Simple and illustrative. From the previous code fragment it’s clear to see how easy it is to build polymorph objects by using an abstract class. This is by far the most common approach that can be used for implementing Polymorphism in PHP 5. As I discussed in a previous part of this series, it’s also possible to use interfaces, even though this approach doesn’t fully exploit the benefits of Inheritance, for obvious reasons.

Nonetheless, as this article’s title suggests, it’s feasible to construct polymorph objects by combining abstract classes and interfaces with relative ease. So, in the next section I’m going to demonstrate how to do this with some of the sample classes shown previously.

To learn more on this topic, click on the link below and keep reading.

{mospagebreak title=Defining a simple interface and an abstract class}

Since my plan here consists of demonstrating how to construct polymorph objects by combining interfaces and abstract classes together, I’m going to reuse the “HtmlElement” class that you saw in the previous segment, along with a brand new interface called “Parser.” Later on, these entities will be used again for constructing more complex HTML elements.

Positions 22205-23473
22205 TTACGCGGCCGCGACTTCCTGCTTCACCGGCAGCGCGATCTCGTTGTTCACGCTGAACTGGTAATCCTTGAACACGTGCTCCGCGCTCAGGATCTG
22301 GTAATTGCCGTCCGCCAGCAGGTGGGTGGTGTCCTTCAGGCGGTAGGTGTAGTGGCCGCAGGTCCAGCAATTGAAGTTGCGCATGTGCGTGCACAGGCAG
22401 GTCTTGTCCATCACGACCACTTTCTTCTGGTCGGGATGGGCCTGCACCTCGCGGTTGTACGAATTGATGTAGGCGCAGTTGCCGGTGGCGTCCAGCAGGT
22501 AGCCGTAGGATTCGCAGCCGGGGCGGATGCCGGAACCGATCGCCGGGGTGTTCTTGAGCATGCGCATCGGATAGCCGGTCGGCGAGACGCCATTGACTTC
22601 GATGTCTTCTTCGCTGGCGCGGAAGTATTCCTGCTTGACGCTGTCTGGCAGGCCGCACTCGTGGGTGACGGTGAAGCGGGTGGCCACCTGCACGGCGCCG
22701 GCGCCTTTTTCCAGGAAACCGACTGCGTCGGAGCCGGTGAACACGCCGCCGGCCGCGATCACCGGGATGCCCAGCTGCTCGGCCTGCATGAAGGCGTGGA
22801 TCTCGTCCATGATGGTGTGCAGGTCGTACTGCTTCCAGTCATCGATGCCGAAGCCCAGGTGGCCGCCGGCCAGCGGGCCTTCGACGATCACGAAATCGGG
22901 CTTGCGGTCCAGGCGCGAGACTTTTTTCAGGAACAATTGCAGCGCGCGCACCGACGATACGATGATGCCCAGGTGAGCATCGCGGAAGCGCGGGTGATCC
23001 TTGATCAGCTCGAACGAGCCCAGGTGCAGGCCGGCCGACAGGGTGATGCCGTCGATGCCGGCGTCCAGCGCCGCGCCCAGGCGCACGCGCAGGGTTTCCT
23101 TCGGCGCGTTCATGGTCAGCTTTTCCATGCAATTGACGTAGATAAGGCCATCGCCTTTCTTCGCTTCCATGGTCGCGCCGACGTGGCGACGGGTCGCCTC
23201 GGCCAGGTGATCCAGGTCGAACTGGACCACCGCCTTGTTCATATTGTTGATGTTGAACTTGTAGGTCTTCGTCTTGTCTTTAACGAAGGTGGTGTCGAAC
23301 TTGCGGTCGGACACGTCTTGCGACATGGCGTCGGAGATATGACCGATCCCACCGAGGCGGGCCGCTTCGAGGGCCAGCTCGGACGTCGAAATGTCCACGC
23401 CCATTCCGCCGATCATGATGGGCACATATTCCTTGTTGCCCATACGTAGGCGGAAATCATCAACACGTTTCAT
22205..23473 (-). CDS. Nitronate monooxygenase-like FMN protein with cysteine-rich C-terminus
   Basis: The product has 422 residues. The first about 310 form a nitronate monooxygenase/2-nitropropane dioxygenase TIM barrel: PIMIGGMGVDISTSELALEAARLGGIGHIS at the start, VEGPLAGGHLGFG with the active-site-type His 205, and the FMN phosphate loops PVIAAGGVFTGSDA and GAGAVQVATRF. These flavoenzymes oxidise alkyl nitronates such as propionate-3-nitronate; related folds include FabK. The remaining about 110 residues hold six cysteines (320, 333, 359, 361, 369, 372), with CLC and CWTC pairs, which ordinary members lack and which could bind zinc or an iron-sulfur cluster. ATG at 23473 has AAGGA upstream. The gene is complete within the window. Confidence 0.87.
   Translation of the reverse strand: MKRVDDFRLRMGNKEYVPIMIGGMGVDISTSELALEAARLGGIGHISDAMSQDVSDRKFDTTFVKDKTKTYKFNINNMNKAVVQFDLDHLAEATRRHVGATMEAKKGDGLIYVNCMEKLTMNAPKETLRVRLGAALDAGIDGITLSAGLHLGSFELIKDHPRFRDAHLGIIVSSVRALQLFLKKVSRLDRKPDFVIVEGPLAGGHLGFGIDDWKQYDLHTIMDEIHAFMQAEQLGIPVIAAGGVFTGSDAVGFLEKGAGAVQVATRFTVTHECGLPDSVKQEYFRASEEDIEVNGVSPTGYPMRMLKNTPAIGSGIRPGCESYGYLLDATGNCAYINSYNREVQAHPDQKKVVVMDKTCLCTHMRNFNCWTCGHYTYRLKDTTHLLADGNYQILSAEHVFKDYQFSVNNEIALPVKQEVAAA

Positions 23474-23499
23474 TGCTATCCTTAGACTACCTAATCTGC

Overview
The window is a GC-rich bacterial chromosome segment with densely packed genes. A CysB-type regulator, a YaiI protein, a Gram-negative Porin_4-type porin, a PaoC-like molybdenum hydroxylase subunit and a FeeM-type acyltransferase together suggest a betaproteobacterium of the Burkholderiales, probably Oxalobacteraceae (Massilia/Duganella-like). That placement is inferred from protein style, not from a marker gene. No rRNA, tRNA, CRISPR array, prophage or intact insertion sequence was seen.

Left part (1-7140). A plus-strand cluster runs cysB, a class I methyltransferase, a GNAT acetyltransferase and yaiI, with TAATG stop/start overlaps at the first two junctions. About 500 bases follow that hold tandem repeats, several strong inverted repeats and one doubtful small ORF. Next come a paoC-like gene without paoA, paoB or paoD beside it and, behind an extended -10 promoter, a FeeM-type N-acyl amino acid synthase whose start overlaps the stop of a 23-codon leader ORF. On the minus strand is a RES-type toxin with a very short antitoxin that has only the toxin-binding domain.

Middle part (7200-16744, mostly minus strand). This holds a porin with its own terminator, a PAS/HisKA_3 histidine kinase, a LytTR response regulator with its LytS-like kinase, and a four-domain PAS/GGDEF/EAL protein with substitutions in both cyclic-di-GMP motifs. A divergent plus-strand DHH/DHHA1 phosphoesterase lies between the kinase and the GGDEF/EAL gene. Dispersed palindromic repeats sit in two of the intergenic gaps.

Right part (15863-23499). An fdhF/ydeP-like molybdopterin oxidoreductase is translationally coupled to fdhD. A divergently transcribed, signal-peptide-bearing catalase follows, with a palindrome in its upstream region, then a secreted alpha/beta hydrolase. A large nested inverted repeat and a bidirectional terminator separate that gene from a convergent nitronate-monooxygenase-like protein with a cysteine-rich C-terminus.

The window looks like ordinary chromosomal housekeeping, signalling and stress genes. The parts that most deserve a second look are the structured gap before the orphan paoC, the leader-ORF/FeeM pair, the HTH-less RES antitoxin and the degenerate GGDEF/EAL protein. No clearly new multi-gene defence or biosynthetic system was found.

Having explained my goal, it’s example time. So, here’s the trivial definition of the “Parser” interface, along with the corresponding “HtmlElement” class:

 

// define interface Parser

interface Parser

{

public function parseContent();

}

 

 

// define abstract class HtmlElement

abstract class HtmlElement

{

protected $id = ‘myid';

protected $class = ‘myclass';

protected $content = ‘Default content for the HTML element';

 

// assign id attribute to HTML element

public function setId($id = ”)

{

if ($id !== ”)

{

$this->id = $id;

}

return $this;

}

 

// assign class attribute to HTML element

public function setClass($class = ”)

{

if ($class !== ”)

{

$this->class = $class;

}

return $this;

}

 

// set content for HTML element

public function setContent($content = ”)

{

if ($content !== ”)

{

$this->content = $content;

}

return $this;

}

 

// render HTML element (not implemented)

abstract function render();

}

Since the purpose of the “Parser()” interface is to provide structure to any HTML element, and the abstract class adds logic to that element, there’s nothing special to note with reference to the previous code fragment. However, it’s valid to say that if I derive a subclass from the base “HtmlElement” that also implements the “Parser()” interface, this child would be inheriting both structure and logic, right?

This could be useful if you want to specify different behaviors for diverse HTML element objects when their inherited “parseContent()” method gets invoked.